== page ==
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Platform 2016 is the fifth edition of the annual region-wide project created to support new graduate artistic talent across the south east of England.

The emerging artists selected to participate graduated in 2016 from Ruskin School of Art at the University of Oxford, Oxford Brookes University and Reading University. The three artists will present their work in a series of consecutive solo exhibitions hosted in Modern Art Oxford’s Project Space.

Platform was devised in 2012 in collaboration with the Contemporary Visual Arts Network South East (CVAN) and is a partnership between five galleries; Aspex Gallery in Portsmouth, De La Warr Pavilion in Bexhill, MK Gallery in Milton Keynes, Turner Contemporary in Margate, and Modern Art Oxford. Each organisation selects graduates from their local universities to participate in the exhibitions and award programme.

Elizabeth Holmes, Oxford Brookes University

Elizabeth Holmes uses her own body to illustrate the pressure put upon all women to adhere to the modern day image of femininity. Through her photography, she models pieces of ‘clothing’ made and designed by herself, that aim to perfect the shape of the female form.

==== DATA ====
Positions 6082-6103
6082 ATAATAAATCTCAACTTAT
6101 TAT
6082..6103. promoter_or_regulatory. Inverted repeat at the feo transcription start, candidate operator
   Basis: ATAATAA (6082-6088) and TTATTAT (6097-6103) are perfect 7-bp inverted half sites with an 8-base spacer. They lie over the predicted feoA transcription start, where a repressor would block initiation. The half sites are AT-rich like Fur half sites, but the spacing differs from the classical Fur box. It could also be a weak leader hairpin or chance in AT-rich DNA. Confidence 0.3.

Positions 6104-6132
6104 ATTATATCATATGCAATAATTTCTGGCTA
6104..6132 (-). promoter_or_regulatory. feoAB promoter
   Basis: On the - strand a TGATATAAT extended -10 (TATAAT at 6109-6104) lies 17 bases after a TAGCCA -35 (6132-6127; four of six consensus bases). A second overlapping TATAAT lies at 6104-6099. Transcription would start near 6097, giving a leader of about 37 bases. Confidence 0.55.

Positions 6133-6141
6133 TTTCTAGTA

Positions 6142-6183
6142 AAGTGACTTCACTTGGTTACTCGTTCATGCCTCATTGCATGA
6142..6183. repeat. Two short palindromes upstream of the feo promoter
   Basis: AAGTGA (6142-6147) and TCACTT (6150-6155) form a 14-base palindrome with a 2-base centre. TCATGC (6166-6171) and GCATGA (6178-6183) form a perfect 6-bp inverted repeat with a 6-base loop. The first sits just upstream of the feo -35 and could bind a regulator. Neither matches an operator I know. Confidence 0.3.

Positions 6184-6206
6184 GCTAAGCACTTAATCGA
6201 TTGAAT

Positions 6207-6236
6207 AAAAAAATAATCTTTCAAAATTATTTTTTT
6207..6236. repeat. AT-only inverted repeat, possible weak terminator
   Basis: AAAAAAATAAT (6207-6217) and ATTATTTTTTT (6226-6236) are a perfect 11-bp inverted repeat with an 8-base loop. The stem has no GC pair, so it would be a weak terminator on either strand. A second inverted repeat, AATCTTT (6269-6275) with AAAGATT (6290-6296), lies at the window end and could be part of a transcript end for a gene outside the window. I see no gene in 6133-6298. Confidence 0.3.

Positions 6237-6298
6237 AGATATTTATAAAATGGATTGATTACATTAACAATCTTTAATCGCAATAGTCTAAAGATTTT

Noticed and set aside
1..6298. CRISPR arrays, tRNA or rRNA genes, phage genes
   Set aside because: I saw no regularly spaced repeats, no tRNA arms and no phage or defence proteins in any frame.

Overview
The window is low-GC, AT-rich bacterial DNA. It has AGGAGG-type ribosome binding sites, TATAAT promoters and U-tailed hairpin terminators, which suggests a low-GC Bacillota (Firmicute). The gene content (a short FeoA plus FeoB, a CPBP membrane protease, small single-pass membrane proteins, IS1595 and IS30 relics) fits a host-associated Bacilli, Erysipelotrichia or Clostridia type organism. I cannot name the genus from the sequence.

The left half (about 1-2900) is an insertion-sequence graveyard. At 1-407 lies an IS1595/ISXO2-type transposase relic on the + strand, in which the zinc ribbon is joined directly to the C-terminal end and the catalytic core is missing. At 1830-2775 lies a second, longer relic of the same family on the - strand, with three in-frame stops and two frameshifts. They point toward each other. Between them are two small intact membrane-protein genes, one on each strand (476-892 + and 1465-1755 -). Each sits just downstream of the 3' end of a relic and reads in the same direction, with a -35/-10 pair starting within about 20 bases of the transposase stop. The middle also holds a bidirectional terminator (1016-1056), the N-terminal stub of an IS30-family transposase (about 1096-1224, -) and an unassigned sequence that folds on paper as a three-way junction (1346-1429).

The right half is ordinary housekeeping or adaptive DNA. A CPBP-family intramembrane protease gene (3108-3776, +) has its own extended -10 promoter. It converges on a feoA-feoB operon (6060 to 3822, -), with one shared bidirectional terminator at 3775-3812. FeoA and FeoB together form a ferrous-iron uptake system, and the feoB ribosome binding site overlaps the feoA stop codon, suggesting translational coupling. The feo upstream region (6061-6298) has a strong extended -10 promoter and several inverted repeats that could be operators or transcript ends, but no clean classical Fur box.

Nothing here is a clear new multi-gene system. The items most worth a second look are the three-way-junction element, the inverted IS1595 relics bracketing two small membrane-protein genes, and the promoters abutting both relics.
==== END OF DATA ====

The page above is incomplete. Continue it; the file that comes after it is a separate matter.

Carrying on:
To be born a woman is to be born within an allotted and confined space. Taught to continually survey herself and persuaded to loathe what she sees, a woman truly can have no freedom from her own body.

Multinational companies create products for women to ‘solve’ this self-loathing, which only acts to further the problem, making the natural form aesthetically unacceptable. Clothing, cosmetics and healthcare have become tailored to alter our bodies to an idealised image of beauty. It is such that our psyche has been altered to be disappointed or elated when we are able to force our larger-than-desired thighs into a pair of jeans considered to be of an ideal size. Society demands that women remain small in stature and voice.

The constructed idea of female beauty created by our phallocentric society is an issue Holmes confronts in her photography, depicting the strains and discomfort synonymous with accepted modern and historical feminine practices. By manipulating the female body beyond its natural limits, Holmes aims to represent the pressure upon all women to fit within the idealised framework of femininity. 

Download the Platform 2016 exhibition guide here: Platform 2016 Exhibition Guide